Did you catch our post about the history of the British scone? Next up, the origins of clotted cream, the choice topping for any scone and an essential accoutrement for high tea!
- The thick clotted cream spread lavishly on each freshly-cut scone hails from southwest England, in the counties of Cornwall and Devon.
- Clotted Cream is made by heating whole cow’s milk then letting it cool slowly until the cream rises to the top, forming “clots.”
- Purists insist jam should be spread on the scone after the cream, to cut through all that dairy richness. A tart fruit jam such as raspberry, blackcurrant or rhubarb does the trick admirably. Just make sure to serve it in your prettiest dish.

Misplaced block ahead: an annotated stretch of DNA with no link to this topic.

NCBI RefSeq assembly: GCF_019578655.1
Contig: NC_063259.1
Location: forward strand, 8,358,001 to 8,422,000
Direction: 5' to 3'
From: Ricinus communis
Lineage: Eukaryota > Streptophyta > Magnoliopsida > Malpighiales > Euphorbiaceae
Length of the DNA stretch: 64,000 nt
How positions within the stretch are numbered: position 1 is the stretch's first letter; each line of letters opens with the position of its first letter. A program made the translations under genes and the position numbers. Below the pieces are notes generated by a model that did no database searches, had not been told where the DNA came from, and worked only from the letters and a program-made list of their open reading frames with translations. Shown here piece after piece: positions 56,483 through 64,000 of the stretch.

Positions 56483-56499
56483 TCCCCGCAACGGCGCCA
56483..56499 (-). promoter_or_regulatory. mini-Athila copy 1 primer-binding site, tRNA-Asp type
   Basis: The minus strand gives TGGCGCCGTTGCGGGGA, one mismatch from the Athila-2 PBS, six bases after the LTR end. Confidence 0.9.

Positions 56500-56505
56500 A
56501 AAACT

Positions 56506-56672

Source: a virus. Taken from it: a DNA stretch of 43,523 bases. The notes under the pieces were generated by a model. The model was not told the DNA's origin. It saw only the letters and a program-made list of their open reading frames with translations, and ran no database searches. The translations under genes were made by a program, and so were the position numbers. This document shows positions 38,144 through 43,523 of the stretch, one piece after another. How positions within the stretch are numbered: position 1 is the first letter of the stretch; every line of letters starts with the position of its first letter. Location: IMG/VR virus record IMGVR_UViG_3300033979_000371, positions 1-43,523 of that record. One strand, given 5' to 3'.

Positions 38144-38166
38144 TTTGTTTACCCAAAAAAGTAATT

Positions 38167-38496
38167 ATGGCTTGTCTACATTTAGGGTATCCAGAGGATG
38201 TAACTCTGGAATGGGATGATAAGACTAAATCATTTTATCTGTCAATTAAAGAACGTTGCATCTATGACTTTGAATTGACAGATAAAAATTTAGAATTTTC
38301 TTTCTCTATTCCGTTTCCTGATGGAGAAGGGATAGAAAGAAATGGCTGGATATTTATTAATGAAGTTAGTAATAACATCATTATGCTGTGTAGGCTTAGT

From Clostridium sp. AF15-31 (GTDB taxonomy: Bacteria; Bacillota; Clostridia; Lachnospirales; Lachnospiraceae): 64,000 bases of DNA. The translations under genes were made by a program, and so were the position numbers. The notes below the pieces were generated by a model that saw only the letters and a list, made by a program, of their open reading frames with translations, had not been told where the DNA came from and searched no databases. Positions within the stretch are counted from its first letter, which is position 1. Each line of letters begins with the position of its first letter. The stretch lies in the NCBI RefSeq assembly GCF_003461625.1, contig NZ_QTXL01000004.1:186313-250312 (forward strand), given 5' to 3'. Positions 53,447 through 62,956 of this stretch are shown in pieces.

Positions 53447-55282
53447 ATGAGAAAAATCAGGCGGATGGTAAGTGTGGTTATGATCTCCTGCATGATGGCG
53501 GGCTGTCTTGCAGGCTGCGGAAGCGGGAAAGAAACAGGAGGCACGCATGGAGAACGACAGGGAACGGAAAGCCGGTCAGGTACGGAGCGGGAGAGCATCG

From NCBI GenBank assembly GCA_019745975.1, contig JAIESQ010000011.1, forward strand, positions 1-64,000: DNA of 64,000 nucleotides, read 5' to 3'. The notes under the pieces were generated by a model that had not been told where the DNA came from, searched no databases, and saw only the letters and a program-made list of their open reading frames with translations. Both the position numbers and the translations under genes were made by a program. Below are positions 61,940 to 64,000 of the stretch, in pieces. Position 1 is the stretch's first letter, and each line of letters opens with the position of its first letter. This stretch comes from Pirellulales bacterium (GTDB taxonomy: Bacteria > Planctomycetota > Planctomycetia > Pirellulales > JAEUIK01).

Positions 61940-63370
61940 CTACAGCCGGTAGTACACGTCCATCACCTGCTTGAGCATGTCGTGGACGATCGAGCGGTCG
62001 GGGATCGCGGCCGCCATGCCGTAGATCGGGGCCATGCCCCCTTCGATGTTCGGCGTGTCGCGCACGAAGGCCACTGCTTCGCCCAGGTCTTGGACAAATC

Recipe: Homemade Clotted Cream
In a large bowl with an electric beater, whip 1 cup (250 mL) whipping cream to stiff peaks. By hand, whisk in 1 tbsp (15 mL) icing sugar and 1/3 cup (80 mL) sour cream. Refrigerate until needed.